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Nat Neurosci. 2013 Jun;16(6):698-705. doi: 10.1038/nn.3387. Epub 2013 Apr 28.

Circadian glucocorticoid oscillations promote learning-dependent synapse formation and maintenance.

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  • 1Molecular Neurobiology Program, Skirball Institute, Department of Physiology and Neuroscience, New York University School of Medicine, New York, New York, USA. cliston@stanford.edu

Abstract

Excessive glucocorticoid exposure during chronic stress causes synapse loss and learning impairment. Under normal physiological conditions, glucocorticoid activity oscillates in synchrony with the circadian rhythm. Whether and how endogenous glucocorticoid oscillations modulate synaptic plasticity and learning is unknown. Here we show that circadian glucocorticoid peaks promote postsynaptic dendritic spine formation in the mouse cortex after motor skill learning, whereas troughs are required for stabilizing newly formed spines that are important for long-term memory retention. Conversely, chronic and excessive exposure to glucocorticoids eliminates learning-associated new spines and disrupts previously acquired memories. Furthermore, we show that glucocorticoids promote rapid spine formation through a non-transcriptional mechanism by means of the LIM kinase-cofilin pathway and increase spine elimination through transcriptional mechanisms involving mineralocorticoid receptor activation. Together, these findings indicate that tightly regulated circadian glucocorticoid oscillations are important for learning-dependent synaptic formation and maintenance. They also delineate a new signaling mechanism underlying these effects.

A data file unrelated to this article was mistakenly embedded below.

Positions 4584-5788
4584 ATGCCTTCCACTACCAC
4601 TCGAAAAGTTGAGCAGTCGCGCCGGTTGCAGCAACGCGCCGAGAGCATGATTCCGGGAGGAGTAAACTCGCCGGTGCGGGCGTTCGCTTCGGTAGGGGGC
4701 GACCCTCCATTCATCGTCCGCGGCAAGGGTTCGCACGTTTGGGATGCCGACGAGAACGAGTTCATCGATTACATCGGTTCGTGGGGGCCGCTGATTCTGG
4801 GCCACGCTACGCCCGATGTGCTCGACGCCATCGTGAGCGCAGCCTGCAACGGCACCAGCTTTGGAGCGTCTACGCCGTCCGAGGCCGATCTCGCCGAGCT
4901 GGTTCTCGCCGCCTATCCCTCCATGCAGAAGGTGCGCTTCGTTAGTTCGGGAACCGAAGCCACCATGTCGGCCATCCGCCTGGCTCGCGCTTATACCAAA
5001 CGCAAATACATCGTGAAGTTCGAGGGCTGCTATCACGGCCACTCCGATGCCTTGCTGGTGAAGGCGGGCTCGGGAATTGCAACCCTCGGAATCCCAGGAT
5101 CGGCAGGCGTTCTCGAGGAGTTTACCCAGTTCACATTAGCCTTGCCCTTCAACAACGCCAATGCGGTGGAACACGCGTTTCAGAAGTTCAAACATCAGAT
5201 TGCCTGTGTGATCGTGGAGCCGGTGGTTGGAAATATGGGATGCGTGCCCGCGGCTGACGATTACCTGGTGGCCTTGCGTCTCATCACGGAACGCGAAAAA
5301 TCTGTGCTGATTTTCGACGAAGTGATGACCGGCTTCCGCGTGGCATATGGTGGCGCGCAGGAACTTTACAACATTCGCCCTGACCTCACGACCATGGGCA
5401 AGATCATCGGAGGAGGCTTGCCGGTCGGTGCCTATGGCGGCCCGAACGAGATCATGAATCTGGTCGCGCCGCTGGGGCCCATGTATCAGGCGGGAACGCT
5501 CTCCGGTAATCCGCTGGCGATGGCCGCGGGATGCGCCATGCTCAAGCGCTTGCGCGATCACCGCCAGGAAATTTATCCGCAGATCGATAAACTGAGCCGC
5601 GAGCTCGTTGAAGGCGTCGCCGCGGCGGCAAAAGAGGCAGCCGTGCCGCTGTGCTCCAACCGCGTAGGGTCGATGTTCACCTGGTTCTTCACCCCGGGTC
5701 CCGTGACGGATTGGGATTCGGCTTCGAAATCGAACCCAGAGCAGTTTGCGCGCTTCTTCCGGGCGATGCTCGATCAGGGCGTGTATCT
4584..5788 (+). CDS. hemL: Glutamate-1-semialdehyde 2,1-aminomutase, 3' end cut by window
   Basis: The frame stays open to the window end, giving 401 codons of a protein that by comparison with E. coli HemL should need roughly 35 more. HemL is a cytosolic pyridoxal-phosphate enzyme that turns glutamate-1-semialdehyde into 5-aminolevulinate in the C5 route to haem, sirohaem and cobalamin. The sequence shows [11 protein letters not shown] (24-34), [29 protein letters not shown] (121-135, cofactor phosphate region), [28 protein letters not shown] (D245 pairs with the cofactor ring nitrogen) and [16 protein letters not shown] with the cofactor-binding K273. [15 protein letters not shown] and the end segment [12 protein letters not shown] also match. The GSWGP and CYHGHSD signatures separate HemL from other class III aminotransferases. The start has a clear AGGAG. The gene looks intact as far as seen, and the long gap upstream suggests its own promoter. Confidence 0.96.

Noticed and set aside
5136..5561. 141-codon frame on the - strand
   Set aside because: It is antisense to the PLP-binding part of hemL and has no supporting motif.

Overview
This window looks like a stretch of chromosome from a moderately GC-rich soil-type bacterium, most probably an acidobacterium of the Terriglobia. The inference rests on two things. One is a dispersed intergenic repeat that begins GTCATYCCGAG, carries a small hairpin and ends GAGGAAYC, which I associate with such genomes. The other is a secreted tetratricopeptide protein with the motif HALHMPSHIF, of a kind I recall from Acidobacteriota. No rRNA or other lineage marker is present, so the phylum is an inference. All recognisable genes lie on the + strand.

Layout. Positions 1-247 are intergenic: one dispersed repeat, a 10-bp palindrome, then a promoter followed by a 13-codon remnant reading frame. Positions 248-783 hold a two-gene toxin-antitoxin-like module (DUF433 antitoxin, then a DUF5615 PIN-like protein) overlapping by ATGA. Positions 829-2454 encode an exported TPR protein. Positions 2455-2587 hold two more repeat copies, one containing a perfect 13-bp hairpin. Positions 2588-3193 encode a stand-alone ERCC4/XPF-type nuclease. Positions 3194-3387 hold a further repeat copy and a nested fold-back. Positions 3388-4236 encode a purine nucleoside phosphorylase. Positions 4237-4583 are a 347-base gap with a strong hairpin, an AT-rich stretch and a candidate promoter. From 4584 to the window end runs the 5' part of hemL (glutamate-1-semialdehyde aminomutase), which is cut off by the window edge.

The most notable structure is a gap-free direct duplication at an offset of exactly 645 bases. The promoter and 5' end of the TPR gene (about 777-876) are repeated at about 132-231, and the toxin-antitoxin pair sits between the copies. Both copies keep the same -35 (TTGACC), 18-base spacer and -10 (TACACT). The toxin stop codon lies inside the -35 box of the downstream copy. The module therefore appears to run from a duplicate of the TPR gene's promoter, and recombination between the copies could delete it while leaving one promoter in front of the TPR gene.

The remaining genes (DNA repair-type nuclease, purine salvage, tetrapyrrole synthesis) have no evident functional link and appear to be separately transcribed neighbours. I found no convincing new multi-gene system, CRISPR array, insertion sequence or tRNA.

PMID:
23624512
[PubMed - indexed for MEDLINE]
PMCID:
PMC3896394
Free PMC Article
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